ACME Novelty Library #19
Chris Ware, writer/artist
The ACME Novelty Library/Drawn & Quarterly, October 2008
80 pages, hardcover
My ability to track who visits this blog for what reasons is beyond rudimentary, but I know that there are horror fans who aren’t interested in the comics material, and comics fans who aren’t interested in the horror material, and general genre fiction fans who aren’t particularly interested in either, and so on. I’d like you all to stay tuned because this book concerns all of you. But first let me throw the superhero fans a bone by talking about Nightwing for a second.
A while ago there was a storyline in one of the Bat-books where the ex-Robin named Jason Todd (he had been dead, but he got better) spent a year pretending to be Nightwing, the current crimefighting alter ego of fellow ex-Robin Dick Grayson, and no one knew the difference. In real life this would be totally ridiculous, because a domino mask isn’t enough to prevent you from telling the difference between two different people. But in comics, you can’t hear people’s voices, and character likenesses from artist to artist, and sometimes even panel to panel, are so inconsistent that any two characters with the same basic skin tone and hair color might as well be doppelgangers. In other words, this is a story could only be done in comics is because it takes advantage of comics’ unique weaknesses.
The reason Chris Ware’s stories can only be done in comics, the reason Chris Ware is the best cartoonist in the world, is because he takes advantage of comics’ unique strengths. His is the most naturally comics way of seeing the world I’ve ever come across. For example: With a few meticulous lines he reduces the descent of a rocket through the Martian atmosphere to a silver circle, a red dot, and an expanding cloud. Through tricks of scale and perspective he then uses that same basic visual vocabulary to depict a ball in mid-flight, a button on an instrument panel, a door, a window, a helmet, a planet, thumbtacks, faucet handles, a tiny illuminated patch in a sea of darkness, a shining flashlight blown up to gargantuan proportions, the entire universe shrunk down and crushed between the silhouetted of two colossal fingers. And far from empty formalism, it’s done in service of a vicious, thrilling science fiction*/horror story about a sociopath–in other words, someone innately incapable of properly ascertaining scale and perspective in his own emotional life and that of those whom he hurts. (Perhaps the ancestor of this story’s omnipresent circle imagery is HAL 9000, then? Certainly the closet comparison I can think of to ACME #19’s horror images–world-class stuff involving freezing, corpses, dismemberment, and isolation–is the cabin-fever coldness of Stanley Kubrick’s 2001 and The Shining, and that’s even before we get to more specific points of similarity.)
In essence, these circular pictograms–and now that I think about it, Ware’s unique, complex, trademark panel layout and sequencing, the very stuff of his comics–have no inherent meaning; we determine their meaning through context and assign it to them. But that means that if we falter or get it wrong or simply say “fuck it,” it’s all quite literally meaningless, as devoid of worth and value as the bogus maps and video communications are to the story’s Martian colonists–or as human life is to murderers, or as existence itself is to those who’ve given up trying to make it mean something.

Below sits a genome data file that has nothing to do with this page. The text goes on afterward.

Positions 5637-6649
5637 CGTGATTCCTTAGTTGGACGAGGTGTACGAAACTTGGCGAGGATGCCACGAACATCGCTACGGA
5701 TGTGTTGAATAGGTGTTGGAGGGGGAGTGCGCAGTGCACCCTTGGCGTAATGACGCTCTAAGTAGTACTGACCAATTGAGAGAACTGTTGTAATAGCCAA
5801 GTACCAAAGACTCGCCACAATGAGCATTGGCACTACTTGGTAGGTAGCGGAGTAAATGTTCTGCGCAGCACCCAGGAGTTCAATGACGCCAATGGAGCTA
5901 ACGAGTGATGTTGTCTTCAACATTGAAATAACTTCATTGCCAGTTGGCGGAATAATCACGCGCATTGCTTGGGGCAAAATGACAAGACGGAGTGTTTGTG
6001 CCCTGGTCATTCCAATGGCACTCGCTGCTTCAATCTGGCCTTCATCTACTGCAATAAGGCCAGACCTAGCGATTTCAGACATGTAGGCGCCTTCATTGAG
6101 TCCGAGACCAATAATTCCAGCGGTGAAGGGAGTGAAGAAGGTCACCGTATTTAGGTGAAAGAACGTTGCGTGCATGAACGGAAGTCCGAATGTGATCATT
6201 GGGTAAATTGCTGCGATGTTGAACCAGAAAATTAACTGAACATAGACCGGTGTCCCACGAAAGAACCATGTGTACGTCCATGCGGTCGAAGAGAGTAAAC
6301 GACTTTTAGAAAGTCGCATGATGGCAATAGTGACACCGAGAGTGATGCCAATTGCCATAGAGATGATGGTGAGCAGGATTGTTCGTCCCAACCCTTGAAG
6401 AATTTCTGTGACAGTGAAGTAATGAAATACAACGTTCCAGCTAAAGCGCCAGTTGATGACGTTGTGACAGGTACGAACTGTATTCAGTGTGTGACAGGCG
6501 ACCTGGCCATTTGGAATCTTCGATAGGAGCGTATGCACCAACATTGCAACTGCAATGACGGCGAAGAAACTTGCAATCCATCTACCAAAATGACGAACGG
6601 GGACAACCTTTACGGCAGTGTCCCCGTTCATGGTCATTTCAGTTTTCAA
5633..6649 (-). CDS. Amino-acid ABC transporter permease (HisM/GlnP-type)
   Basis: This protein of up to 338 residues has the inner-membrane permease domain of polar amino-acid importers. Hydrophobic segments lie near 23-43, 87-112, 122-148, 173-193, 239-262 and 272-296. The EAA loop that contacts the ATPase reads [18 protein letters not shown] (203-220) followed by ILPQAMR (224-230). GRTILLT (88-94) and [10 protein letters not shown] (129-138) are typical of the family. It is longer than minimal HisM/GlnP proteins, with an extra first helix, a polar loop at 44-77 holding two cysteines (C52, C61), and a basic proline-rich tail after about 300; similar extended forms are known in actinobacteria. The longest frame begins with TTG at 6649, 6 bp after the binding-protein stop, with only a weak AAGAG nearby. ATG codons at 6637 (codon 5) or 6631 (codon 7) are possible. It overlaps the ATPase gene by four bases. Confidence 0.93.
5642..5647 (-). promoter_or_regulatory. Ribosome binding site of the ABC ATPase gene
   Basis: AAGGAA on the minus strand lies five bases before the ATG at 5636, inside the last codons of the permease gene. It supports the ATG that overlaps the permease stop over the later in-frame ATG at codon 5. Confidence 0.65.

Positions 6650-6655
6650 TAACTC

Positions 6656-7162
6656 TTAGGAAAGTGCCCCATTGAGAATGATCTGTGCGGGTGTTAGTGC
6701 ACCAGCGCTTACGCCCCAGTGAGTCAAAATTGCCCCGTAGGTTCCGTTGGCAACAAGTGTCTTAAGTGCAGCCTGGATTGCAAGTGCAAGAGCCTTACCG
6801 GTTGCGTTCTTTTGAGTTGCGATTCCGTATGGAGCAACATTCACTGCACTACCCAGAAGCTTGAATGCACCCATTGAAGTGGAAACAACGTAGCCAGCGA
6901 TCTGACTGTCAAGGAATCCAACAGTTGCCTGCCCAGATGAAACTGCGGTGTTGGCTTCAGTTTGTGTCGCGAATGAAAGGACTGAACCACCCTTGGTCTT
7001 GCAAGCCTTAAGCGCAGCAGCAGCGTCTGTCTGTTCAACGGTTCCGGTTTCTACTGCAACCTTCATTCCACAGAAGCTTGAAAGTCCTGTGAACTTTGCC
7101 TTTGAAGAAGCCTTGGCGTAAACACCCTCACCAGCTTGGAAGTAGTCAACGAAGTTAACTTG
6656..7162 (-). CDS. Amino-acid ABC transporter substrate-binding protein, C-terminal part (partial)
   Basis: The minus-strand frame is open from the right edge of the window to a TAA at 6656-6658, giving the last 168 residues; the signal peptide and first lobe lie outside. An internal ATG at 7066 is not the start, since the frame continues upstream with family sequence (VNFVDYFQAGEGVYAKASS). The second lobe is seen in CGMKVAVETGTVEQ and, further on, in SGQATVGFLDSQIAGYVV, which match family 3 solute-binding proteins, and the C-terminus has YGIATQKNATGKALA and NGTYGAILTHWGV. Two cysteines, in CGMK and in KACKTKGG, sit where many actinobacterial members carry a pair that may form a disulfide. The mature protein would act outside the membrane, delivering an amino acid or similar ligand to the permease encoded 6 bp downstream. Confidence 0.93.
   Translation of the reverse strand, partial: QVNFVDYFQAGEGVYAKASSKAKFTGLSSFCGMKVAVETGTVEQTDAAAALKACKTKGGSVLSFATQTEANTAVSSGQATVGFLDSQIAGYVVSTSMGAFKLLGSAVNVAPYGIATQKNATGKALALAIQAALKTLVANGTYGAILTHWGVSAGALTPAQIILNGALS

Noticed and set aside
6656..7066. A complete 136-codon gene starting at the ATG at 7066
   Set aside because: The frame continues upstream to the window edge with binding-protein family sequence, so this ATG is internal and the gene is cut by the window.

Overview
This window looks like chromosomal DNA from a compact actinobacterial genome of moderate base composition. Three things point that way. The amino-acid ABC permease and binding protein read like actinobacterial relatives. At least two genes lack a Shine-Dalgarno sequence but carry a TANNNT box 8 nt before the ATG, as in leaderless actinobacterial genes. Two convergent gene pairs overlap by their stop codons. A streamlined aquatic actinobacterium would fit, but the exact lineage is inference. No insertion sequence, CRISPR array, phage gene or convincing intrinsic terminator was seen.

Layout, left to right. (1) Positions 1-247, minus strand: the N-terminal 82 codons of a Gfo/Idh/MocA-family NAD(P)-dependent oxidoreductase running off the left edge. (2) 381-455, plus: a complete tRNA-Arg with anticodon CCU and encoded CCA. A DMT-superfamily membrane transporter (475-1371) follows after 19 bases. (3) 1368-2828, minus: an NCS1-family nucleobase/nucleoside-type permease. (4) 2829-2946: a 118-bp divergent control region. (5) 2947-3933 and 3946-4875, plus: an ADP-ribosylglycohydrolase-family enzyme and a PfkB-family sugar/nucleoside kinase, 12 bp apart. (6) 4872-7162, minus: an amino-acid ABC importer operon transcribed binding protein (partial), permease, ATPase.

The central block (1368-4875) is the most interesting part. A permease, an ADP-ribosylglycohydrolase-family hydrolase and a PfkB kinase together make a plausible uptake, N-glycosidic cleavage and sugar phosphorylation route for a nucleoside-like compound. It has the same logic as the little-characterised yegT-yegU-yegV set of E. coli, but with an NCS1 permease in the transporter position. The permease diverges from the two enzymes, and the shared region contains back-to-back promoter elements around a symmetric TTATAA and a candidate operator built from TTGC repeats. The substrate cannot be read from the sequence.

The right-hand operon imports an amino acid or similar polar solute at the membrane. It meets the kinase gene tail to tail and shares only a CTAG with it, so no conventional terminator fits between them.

But there’s more. Ware then applies the same shifting-scale trick he’s done with the visuals to the entire story itself. He pulls back to reveal the story behind the story, that of its in-fiction author. Now we learn the source of this story’s seething rage and deadpan but visceral horror, providing it with context (loved the reveal of why the sci-fi story’s description of its female lead didn’t match her visual depiction) even as it continues to dismantle the semantic underpinnings of the very notion of context. In much the same way that the sci-fi story’s protagonist becomes morally adrift following a dual crisis in confidence over his mission and his fellow missionaries, his author is pushed to the emotional brink by his futile attempts to understand and possess his mercurial “romantic” interest, by his own inability to place his relationship’s true emotional content in the proper scale and perspective. Throughout this meta-narrative he literalizes this failing of vision, both physically (our hero’s glasses are shattered, leaving him looking at the world in part or in full as an assemblage of Benday dots–those circles again) and psychologically (a flashback sequence in which our hero’s life is depicted as leading inexorably toward this ill-fated series of sexual liasons, here viewed as the connection of soul mates).
The business we see in the author’s life is small beer compared to the life and death struggles and cosmic forces at play in that of his fictional protagonist, but that’s exactly what makes it so devastating. If all it takes to untether us so completely from the notion that our lives have and tend toward meaning is a shitty relationship with an emotionally unavailable and damaged person, what hope do any of us have? By the time you reach the alarmingly proficient prose sci-fi pastiche that ends the collection (it’s about time travel’s dissolution of the meaning of time and therefore life), or the uncharacteristically blunt and brutal political swipe on the back cover (it’s about how the causes, goals, means, ends, and legal framework of torture are completely nonsensical), you’ve already gotten the point. Gotten it, in fact, the first time you failed to tell the difference between the surface of a world and the tip of a finger.